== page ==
• Laterality of hand function in naturalistically housed chimpanzees

      Fletcher, Alison W.; Weghorst, Jennifer A.; University College Chester ; Washington University (Psychology Press, 2005-05)
      Studies of laterality of hand function in chimpanzees ( Pan troglodytes ) have the potential to tell us about the origins of handedness in Homo sapiens . However, the data are confusing, with discrepancies present between studies done in the field and the laboratory: the former show wild chimpanzees to be unlateralised at the population level, while the latter show captive chimpanzees as lateralised at the population level. This study of 26 semi-free ranging chimpanzees of Chester Zoo, UK, aimed to investigate a situation between the wild and captivity and provided ethological data for 43 categories of spontaneous manual use and 14 categories of tool use. Other variables recorded were subordinate hand activity, whether the subject was arboreal or terrestrial, and the identity of the subject. Using switching focal subject sampling, 23,978 bouts of hand use and 1,090 bouts of tool use were recorded. No population-level handedness was present for manual non-tool use activities in the naturalistically housed chimpanzees of Chester Zoo in a similar way to studies of wild chimpanzees. However, about half of the individuals were lateralised to one side or the other for the foraging behaviours of pick up , eat , and pluck . Using a modified version of McGrew and Marchant's (1997) Laterality Framework, these results are comparable to some wild and captive populations for similar foraging tasks. Bimanuality was rare and thus prevented comparison with captive experimental studies that have reported population right handedness. Behaviour involving contact with water elicited stronger lateralisation. Chester chimpanzees were more likely to exhibit hand preferences for manual tasks with increasing age but there were no effects of sex or rearing history on hand specialisations in adult individuals. Lateralisation was biased in tool use, which evoked significant left hand preferences in half the individuals, with no effect of age. Results are discussed.
    • "Learning to speak horse": The culture of "natural horsemanship"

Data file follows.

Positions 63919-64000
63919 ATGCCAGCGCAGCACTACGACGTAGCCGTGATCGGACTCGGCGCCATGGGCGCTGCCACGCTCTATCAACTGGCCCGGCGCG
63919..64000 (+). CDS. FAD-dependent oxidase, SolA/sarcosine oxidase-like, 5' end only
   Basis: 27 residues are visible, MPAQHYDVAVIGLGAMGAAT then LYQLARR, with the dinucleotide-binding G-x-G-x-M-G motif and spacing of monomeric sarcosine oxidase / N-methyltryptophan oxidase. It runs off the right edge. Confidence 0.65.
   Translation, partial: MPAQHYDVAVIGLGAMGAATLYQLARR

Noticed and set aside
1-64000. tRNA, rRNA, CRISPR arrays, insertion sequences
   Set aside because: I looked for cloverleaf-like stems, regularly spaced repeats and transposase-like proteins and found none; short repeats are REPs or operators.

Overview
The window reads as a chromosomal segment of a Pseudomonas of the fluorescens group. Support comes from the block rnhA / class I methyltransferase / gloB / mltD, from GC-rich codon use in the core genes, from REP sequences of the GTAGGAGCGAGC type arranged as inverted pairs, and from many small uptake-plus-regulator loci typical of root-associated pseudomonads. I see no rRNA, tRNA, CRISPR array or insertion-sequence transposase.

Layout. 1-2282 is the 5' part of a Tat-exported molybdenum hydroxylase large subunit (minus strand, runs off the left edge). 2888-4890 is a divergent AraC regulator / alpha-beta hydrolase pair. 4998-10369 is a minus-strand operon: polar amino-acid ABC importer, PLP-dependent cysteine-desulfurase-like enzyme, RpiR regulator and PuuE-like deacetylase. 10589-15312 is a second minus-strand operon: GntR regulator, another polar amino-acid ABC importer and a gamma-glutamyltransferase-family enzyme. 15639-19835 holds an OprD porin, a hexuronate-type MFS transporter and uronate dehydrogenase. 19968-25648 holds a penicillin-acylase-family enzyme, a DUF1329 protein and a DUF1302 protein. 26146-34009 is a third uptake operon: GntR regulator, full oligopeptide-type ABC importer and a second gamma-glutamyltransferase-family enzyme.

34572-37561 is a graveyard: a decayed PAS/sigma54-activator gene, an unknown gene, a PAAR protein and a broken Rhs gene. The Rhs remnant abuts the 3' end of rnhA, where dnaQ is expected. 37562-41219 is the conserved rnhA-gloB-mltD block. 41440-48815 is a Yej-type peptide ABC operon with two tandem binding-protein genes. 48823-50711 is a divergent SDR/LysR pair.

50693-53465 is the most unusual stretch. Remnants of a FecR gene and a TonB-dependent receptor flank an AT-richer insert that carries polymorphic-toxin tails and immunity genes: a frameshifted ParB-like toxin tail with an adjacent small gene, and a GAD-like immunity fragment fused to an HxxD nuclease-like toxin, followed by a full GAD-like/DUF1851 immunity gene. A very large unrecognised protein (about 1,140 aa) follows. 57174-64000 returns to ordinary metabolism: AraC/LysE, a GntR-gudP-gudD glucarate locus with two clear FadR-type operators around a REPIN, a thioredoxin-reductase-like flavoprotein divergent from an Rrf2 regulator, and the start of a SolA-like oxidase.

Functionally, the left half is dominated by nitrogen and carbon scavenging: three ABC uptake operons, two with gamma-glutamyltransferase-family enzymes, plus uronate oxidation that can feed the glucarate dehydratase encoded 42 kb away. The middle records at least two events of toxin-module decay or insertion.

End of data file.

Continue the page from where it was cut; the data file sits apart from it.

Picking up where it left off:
Birke, Lynda; University of Chester (Brill, 2007)
      This journal article discusses the rise of "natural horsemanship" as a definitive cultural change within the horse industry.
    • Lentiviral hematopoietic stem cell gene therapy for X-linked severe combined immunodeficiency

      De Ravin, Suk S.; Wu, Xiaolin; Moir, Susan; Anaya-O'Brien, Sandra; Kwatemaa, Nana; Littel, Patricia; Theobald, Narda; Choi, Uimook; Su, Ling; Marquesen, Martha; et al. (American Association for the Advancement of Science, 20/04/2016)
      X-linked severe combined immunodeficiency (SCID-X1) is a profound deficiency of T, B, and natural killer (NK) cell immunity caused by mutations inIL2RGencoding the common chain (gammac) of several interleukin receptors. Gamma-retroviral (gammaRV) gene therapy of SCID-X1 infants without conditioning restores T cell immunity without B or NK cell correction, but similar treatment fails in older SCID-X1 children. We used a lentiviral gene therapy approach to treat five SCID-X1 patients with persistent immune dysfunction despite haploidentical hematopoietic stem cell (HSC) transplant in infancy. Follow-up data from two older patients demonstrate that lentiviral vector gammac transduced autologous HSC gene therapy after nonmyeloablative busulfan conditioning achieves selective expansion of gene-marked T, NK, and B cells, which is associated with sustained restoration of humoral responses to immunization and clinical improvement at 2 to 3 years after treatment. Similar gene marking levels have been achieved in three younger patients, albeit with only 6 to 9 months of follow-up. Lentiviral gene therapy with reduced-intensity conditioning appears safe and can restore humoral immune function to posthaploidentical transplant older patients with SCID-X1.
    • The life and works of Emily Dix, 1904-1972

      Burek, Cynthia V.; Cleal, C. (Geological Society, 2005)
      This book chapter discusses the life and career of the British palaeobotanist Emily Dix (1904-1972).
    • Lipid remodelling in the reef-building honeycomb worm, Sabellaria alveolata, reflects acclimation and local adaptation to temperature

      Muir, Anna P.; Nunes, Flavia L. D.; Dubois, Stanislas F.; Pernet, Fabrice; University of Chester; Ifremer Centre Bretagne; Ifremer Centre Bretagne; Ifremer Centre Bretagne (Nature Publishing Group, 20/10/2016)
      Acclimation and adaptation, which are key to species survival in a changing climate, can be observed in terms of membrane lipid composition. Remodelling membrane lipids, via homeoviscous adaptation (HVA), counteracts membrane dysfunction due to temperature in poikilotherms. In order to assess the potential for acclimation and adaptation in the honeycomb worm, Sabellaria alveolata, a reefbuilding polychaete that supports high biodiversity, we carried out common-garden experiments using individuals from along its latitudinal range. Individuals were exposed to a stepwise temperature increase from 15 °C to 25 °C and membrane lipid composition assessed. Our results suggest that S. alveolata was able to acclimate to higher temperatures, as observed by a decrease in unsaturation index and 20:5n-3. However, over the long-term at 25 °C, lipid composition patterns are not consistent with HVA expectations and suggest a stress response. Furthermore, unsaturation index of individuals from the two coldest sites were higher than those from the two warmest sites, with individuals from the thermally intermediate site being in-between, likely reflecting local adaptation to temperature. Therefore, lipid remodelling appears limited at the highest temperatures in S. alveolata, suggesting that individuals inhabiting warm environments may be close to their upper thermal tolerance limits and at risk in a changing climate.